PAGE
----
Achievement is a cumulative function of the current and prior family, community, and school incomes (Steven et al, 2005) and a study of the entire process would require complete family, community, and school histories. House and family structure socio-economic background are essential aspects in the development of students’ personality and academic function. These variables as an important environmental and humans’ dimension are playing a basic role and there are many parents’ socio-economic background that have been shown to be related to student school success (McFarland, 2001) and their language anxiety performance (Higbee & Thol, 1999). The educational success of a student is the ability of the student to study and remember facts and being able to communicate his knowledge orally or in written form even in an examination condition. Factors that influence students' educational success at the senior secondary school are not conclusively known and could be multivariate in nature. They might include students ‘attitude towards school, interest in learning, study habit, attribution, self-efficacy, intelligence, and motivation (Fan, & Chen, 2001).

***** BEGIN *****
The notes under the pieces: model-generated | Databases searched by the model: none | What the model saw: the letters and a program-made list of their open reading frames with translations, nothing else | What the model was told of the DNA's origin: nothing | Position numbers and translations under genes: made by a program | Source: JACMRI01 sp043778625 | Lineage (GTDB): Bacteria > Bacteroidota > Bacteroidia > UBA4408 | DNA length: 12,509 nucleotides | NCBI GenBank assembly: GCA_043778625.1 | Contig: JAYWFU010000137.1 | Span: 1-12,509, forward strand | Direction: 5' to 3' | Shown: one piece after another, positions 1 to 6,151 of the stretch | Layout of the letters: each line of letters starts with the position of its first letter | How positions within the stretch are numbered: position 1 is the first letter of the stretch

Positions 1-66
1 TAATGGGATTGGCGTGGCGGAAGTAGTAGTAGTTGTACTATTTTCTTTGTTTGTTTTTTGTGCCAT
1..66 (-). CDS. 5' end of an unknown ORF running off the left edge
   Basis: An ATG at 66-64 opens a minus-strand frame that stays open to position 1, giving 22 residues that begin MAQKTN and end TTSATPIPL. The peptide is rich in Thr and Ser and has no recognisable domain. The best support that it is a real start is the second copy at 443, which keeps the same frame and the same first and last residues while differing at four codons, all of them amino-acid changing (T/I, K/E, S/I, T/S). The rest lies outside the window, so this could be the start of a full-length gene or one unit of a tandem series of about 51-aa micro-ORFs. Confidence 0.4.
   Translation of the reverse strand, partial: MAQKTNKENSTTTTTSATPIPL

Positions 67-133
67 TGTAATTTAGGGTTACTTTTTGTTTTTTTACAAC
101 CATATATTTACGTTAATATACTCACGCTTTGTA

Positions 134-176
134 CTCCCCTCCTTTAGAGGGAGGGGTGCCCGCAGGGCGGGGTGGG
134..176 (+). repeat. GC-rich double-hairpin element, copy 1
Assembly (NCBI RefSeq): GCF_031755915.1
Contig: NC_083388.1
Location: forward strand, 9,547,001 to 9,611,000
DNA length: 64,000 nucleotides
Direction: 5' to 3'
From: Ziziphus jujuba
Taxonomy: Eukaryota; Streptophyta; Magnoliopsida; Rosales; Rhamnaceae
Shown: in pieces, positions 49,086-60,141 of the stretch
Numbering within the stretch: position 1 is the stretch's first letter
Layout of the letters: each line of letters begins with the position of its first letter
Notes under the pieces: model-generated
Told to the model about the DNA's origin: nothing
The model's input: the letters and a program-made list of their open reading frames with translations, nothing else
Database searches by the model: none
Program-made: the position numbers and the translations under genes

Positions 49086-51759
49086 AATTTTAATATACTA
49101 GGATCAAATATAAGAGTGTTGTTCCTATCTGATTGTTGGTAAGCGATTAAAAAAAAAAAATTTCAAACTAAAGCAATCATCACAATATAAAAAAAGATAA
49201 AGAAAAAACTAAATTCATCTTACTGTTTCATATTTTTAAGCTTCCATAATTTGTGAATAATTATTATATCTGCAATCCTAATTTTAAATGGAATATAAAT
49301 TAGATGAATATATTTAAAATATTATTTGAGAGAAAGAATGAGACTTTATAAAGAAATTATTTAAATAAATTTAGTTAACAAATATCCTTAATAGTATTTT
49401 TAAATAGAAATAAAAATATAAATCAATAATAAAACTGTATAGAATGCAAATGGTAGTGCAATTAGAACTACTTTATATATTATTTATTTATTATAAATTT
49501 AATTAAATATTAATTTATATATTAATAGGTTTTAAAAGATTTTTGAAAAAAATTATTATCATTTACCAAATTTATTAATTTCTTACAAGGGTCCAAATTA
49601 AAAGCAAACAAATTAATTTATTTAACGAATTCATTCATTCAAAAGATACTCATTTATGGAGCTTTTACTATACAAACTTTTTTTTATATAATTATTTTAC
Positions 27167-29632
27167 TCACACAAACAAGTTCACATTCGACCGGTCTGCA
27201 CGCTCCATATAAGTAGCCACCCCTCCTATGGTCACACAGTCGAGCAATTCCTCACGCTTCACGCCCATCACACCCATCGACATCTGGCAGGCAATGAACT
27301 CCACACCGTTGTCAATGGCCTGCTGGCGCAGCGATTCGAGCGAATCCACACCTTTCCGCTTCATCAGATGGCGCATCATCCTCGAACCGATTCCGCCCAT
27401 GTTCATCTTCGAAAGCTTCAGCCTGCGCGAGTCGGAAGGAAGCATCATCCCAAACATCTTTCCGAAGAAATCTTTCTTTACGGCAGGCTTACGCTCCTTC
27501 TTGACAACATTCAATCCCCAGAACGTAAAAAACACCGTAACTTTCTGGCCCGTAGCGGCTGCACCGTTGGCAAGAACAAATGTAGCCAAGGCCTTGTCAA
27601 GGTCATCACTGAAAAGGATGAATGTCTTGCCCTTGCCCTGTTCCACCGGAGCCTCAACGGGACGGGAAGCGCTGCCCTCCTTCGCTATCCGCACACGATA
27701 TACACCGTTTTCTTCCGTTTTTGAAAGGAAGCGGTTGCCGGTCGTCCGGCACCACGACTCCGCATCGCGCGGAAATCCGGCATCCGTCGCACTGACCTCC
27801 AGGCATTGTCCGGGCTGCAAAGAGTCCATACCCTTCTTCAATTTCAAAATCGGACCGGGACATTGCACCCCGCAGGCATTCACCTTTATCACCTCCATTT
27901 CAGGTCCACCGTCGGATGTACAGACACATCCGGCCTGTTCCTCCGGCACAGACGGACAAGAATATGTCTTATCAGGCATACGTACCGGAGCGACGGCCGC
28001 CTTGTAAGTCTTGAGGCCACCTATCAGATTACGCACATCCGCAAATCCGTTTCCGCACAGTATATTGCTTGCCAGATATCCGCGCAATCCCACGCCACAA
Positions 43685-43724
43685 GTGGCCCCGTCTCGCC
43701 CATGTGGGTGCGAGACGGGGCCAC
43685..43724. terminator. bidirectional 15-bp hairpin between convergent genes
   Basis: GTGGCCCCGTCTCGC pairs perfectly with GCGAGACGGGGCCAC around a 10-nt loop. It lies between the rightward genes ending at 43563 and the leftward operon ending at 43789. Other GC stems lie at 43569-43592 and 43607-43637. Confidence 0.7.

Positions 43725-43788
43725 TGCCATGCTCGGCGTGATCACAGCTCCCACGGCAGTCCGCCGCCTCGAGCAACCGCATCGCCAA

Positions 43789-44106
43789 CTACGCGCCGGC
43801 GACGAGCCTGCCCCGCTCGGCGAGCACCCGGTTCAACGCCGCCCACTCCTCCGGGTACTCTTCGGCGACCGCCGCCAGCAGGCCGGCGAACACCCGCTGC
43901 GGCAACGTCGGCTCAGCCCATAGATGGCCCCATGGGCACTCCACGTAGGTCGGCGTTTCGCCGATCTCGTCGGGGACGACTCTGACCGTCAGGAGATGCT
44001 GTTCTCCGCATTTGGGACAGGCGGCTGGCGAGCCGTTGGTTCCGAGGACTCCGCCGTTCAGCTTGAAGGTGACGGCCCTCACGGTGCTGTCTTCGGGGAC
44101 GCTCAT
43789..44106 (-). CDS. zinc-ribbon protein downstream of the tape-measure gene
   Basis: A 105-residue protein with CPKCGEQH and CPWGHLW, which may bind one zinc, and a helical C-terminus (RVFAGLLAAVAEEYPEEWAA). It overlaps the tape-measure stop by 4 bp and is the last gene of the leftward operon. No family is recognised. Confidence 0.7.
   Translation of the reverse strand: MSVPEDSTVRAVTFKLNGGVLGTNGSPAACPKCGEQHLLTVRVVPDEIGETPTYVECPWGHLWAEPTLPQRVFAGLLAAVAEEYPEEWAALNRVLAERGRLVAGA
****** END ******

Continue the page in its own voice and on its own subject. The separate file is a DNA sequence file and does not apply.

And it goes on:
Student achievement was also explained in certain theories and models regarding student engagement. Finn (1989), in the Participation-Identification Model, focused on behavioral and emotional dimensions and tried to explain students’ school dropout. The model was based on the idea that successful students identify themselves with their schools and that the unsuccessful ones cannot do so. In the model, it was claimed that participation in school and class activities increases students’ performance and their achievement and that students’ performance has an influence on their feeling of identifying themselves with the school.